In connection with bidding and entering into sales contracts there is – besides the scope itself – a number of different matters to consider
MWA Themes #1 Financial risk considerations when entering into sales contracts
MWA Themes are short articles on various topics with a focus on what is most important for you as an exporter or importer. This doesn’t mean that other factors are not important. There are several “product-technical” features to deal with, just as there will specific considerations in relation to the commercial contract.
In connection with bidding and entering into sales contracts there is – besides the scope itself – a number of different matters to consider, e.g. market conditions, competition, logistics, insurance, taxation, legal- and financial matters.
The following will discuss financial matters only – credit risk, liquidity risk and currency risk – with focus on seller’s interests, and preferences and disregarding other matters incl. tendering conditions and competitive situation etc. Real life is of course more complex, but the intention here is to create awareness of various financial risks and challenges that seller should be aware of when negotiating contracts.
The most important question: Is the buyer able and willing to pay ?
Fortunately, most buyers are both able and willing to pay – i.e. the so-called commercial risk is limited. Further, if the buyer’s home country is politically, socially and economically stable, then the country risk – the so-called political risk – is also limited.
In situations where the commercial and/or political risk is higher than the seller is willing to accept, he may, as a going-in position, insist on security for payment. Payment security can take many different forms, the most common of which are:
-letter of credit
It applies to all three types of payment security that they will only have real value to the seller if they are irrevocable.
For example, if – in return for an advance payment – seller has to provide an advance payment guarantee which is payable on first demand (which is a very common occurrence), then the advance payment cannot be considered a security for payment. The reason for that is that the buyer can reclaim the payment under the guarantee whether or not such claim is justified. If it is not justified, there will of course be a legal dispute, but worst case is that the money is lost.
For letters of credit and bank guarantees it applies that – besides being irrevocable – they have to fulfil certain formal requirements, be issued on acceptable terms and conditions and be issued or confirmed (re-guaranteed) by a bank an bank acceptable to the seller.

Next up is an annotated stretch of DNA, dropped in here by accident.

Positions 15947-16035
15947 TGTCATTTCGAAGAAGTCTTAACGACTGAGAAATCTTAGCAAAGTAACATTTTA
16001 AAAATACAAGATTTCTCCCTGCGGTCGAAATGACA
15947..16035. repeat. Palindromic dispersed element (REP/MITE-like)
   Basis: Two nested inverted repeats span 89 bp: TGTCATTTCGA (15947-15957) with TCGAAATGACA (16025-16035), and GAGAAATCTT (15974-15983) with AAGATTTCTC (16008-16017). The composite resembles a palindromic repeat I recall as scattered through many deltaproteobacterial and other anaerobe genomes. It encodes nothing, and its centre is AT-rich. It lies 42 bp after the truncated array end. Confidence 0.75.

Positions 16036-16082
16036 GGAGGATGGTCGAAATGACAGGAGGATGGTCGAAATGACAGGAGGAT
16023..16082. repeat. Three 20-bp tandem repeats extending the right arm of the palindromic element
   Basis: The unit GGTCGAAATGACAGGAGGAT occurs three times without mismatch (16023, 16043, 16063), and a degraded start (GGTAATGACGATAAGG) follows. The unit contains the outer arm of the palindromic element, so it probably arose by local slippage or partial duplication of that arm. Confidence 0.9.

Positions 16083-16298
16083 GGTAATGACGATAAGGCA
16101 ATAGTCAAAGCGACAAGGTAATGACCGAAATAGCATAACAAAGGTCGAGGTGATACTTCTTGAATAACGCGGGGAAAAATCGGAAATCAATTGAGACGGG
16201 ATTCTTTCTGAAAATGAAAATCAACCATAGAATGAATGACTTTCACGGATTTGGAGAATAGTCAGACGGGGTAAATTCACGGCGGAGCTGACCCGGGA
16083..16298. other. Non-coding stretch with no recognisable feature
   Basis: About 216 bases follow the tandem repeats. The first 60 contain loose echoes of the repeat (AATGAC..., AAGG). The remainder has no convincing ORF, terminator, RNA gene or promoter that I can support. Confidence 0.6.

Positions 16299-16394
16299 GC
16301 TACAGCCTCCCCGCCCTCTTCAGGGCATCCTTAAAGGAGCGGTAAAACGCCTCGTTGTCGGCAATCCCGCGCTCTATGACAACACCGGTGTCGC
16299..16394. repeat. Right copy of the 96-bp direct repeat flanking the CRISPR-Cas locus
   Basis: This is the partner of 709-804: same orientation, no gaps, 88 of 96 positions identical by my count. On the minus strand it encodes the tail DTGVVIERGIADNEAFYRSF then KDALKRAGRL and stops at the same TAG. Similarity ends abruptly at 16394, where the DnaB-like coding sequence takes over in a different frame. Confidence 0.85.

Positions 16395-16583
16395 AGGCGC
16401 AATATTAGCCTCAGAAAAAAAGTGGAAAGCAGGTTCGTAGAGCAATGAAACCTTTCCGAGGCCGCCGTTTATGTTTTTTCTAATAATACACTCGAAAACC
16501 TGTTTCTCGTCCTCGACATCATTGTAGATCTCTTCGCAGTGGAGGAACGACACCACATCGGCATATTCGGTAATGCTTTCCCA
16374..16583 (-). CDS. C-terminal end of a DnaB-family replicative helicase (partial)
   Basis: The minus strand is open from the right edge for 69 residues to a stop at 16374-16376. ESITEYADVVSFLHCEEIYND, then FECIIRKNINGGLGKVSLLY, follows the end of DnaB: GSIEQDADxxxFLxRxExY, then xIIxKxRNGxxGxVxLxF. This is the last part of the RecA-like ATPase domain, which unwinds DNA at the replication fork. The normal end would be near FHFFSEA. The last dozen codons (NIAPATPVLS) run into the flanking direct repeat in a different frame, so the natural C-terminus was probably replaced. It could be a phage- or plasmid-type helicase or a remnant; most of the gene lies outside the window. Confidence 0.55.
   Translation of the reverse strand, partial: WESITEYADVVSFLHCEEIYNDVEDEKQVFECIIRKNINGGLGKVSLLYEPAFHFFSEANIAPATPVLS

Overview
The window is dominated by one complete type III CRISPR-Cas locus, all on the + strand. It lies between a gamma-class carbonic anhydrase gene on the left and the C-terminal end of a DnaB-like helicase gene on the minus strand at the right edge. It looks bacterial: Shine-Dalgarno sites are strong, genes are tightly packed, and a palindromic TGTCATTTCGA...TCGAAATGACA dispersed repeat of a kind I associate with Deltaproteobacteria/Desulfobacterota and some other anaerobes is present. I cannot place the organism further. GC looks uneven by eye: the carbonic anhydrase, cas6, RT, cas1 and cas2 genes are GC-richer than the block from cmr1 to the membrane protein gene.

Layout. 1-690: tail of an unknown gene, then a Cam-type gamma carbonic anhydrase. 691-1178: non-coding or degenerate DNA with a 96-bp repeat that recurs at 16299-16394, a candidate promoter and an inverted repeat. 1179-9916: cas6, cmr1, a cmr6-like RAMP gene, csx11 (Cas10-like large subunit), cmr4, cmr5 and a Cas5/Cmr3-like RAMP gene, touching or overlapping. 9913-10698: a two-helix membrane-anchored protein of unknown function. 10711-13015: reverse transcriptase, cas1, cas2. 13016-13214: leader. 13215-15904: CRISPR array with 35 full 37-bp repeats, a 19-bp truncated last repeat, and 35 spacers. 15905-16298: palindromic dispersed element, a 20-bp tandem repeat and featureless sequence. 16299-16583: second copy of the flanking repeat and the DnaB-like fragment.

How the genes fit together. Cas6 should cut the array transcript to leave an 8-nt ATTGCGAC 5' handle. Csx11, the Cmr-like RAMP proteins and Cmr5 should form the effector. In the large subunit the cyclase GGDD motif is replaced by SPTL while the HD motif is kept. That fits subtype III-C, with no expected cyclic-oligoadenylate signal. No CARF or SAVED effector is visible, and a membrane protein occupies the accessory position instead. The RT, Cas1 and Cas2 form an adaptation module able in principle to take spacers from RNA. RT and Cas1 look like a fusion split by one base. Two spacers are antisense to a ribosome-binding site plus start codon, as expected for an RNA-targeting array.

So, the seller will not necessarily have any real security for payment just because he has received a prepayment, a letter of credit or a bank guarantee. It is absolutely crucial for the real value of any payment security that – at least on the key points – it is appropriately structured.
Obviously, not all preferences can be accommodated at all times. In any case, however, it is important to be aware what kind of risks you face if you relax the requirement for payment security. And it is equally important to know how risks can be mitigated and what the cost will be for this.
As an alternative to the buyer providing security or paying in advance, it will often be possible to take out credit insurance. It typically covers commercial and political risks for 90% of the insured amount The possibility to take out credit insurance depends on the credit insurance company’s assessment of the buyer’s creditworthiness and their assessment of the country risk. And the same goes for the pricing.
Overall, you must have a positive cash-flow so that you are at all times you are able to meet your payment obligations on time.
Each contract should therefore always, as a starting point, have a positive cash-flow throughout its lifetime. There may be exceptions in special cases, but keep in mind that even if periods with negative cash-flow are compensated for (e.g. via higher price or interest), it neither improves working capital nor the ability to meet payment obligations on time.
Even if you have a solid financial buffer, you should generally avoid becoming a de facto lender to your customers by providing credit beyond what is industry standard. If a customer needs financing, you can possibly assist in arranging this, e.g. in the form of an export credit or otherwise.
And if you are under strong pressure to offer very long credit (= provide loans) then there are also ways to do this while you yourself get cash payment – but of course it comes with a cost, and that cost must then be added to the contract price.
When bidding and entering into contracts in foreign currency, you assume a currency risk.
It is relatively straightforward to hedge such risk during the contract period, e.g. via netting, forward contract(s) or a combination of the two.
But if you have to assume the currency risk during the bidding period because you have to keep an offer open at a fixed price in foreign currency for a longer period, then it is a different situation. You don’t know whether or not you will win the contract, and thus you cannot use forward contracts.
If possible, you can instead make reservations for currency depreciation during the bidding period. The buyer will then typically demand that it also applies the other way around. As such, this is fair enough, and if it is possible to agree on a currency adjustment clause on this basis, then it is definitely useful solution.
Alternatively – if the buyer insists on a fixed price offer in a foreign currency – currency options or variants thereof could be considered. However, this requires either that you tolerate a certain fluctuation, or that you are ready to pay for a currency option – without any certainty that you will actually end up with a contract that can contribute to cover this cost.